Fundraising hit,citizen candidate platforms sag

Only a fortnight to go for Brihanmumbai Municipal Corporation elections,‘citizens’ candidates’ are finding their back against the wall as far as fundraising for their campaign is concerned.

Written by MANASI PHADKE | Mumbai | Published: February 3, 2012 5:53 am

Only a fortnight to go for Brihanmumbai Municipal Corporation (BMC) elections,‘citizens’ candidates’ are finding their back against the wall as far as fundraising for their campaign is concerned. Citizens’ candidates platforms,which are banking on Mumbaikars to chip in for election expenses,are reeling under a severe fund crunch.

In the fifteen days since the Mumbai 227 platform launched the ‘Adopt a Corporator’ drive to raise about one lakh rupees for each of the 67 candidates it is supporting,the response from Mumbaikars has been poor. So far,monetary help has only trickled in from candidates’ friends and families.

“The response has been very bad. We are facing constraints and need funding. It’s like when it comes to civic issues,nobody bothers,” Santosh Awatramani of Mumbai 227 said.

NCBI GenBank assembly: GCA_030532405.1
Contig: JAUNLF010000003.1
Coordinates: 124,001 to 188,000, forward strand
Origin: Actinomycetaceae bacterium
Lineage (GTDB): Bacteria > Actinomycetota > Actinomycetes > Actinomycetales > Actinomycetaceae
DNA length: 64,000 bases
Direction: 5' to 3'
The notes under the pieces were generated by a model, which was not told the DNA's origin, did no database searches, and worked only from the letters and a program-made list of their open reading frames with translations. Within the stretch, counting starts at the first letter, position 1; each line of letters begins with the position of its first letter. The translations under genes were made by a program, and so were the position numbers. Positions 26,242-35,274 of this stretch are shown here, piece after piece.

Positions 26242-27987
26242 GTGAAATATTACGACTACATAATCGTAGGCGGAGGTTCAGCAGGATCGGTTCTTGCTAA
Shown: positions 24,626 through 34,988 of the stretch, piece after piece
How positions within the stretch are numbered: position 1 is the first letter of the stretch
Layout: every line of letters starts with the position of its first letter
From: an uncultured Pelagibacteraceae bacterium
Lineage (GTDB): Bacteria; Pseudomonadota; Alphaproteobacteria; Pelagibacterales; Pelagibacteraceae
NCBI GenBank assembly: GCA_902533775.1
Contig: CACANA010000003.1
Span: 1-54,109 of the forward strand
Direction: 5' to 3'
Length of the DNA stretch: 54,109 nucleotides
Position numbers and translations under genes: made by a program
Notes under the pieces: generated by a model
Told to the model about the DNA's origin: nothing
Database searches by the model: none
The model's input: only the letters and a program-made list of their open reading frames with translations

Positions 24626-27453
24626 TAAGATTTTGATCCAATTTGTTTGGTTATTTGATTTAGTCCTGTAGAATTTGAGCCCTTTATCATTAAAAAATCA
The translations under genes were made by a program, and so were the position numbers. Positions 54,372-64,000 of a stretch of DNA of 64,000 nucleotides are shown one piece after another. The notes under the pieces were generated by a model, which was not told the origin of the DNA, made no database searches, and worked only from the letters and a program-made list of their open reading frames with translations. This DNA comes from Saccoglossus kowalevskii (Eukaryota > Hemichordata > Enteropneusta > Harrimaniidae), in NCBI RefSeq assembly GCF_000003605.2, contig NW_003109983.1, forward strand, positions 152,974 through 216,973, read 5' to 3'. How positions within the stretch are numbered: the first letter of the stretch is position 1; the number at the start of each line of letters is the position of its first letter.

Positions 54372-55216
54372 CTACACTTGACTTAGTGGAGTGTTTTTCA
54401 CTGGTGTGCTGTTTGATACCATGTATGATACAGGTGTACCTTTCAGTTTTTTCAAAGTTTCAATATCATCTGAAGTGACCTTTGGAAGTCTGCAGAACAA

The Mumbai Nagrik Satta — a citizens platform founded by Adolf D’Souza,the first citizen’s candidate to have made it as a corporator the last polls — started raising resources for its election campaign by asking every family in the candidates’ wards to contribute Rs 100. Through hand bills and by word of mouth,the group hoped to raise one lakh rupees for each of the nine candidates it is supporting. Ten days have gone by since the fundraising drive began but the group has raised a meagre Rs 10,000.

“It’s still early days. If we don’t get the amount we need for election expenses,we will simply have to do more legwork,go house to house and seek funds,” D’Souza said.

D’Souza,who had contested as an Independent from Juhu (ward no. 63) in the 2007 civic elections,had Rs 57,000 as poll expenses.

Mumbai 227’s Awatramani believes that the problem of citizens not willing to come forward with donations for the citizens’ groups is because these groups are not treated as charity institutions,unlike political parties. Hence,donations made to citizens’ candidates platforms do not get income tax rebate under Section 80G of the Income Tax Act.

Unlike the Mumbai 227 and Mumbai Nagrik Satta,the Mumbai Nagrik Manch,which is supporting three candidates,is not fretting about the funds.

“We don’t need huge banners,posters and events as we are fielding candidates from wards they belong to. For example,everybody in Mahim knows who Joe Gaikwad is because he has worked for the area,” Hansel D’Souza of the Mumbai Nagrik Manch said.

Mumbai Nagrik Manch plans to spend a maximum of Rs 50,000 per candidate and is finding it easier than other citizens’ platforms because there are just three candidates,Hansel said.

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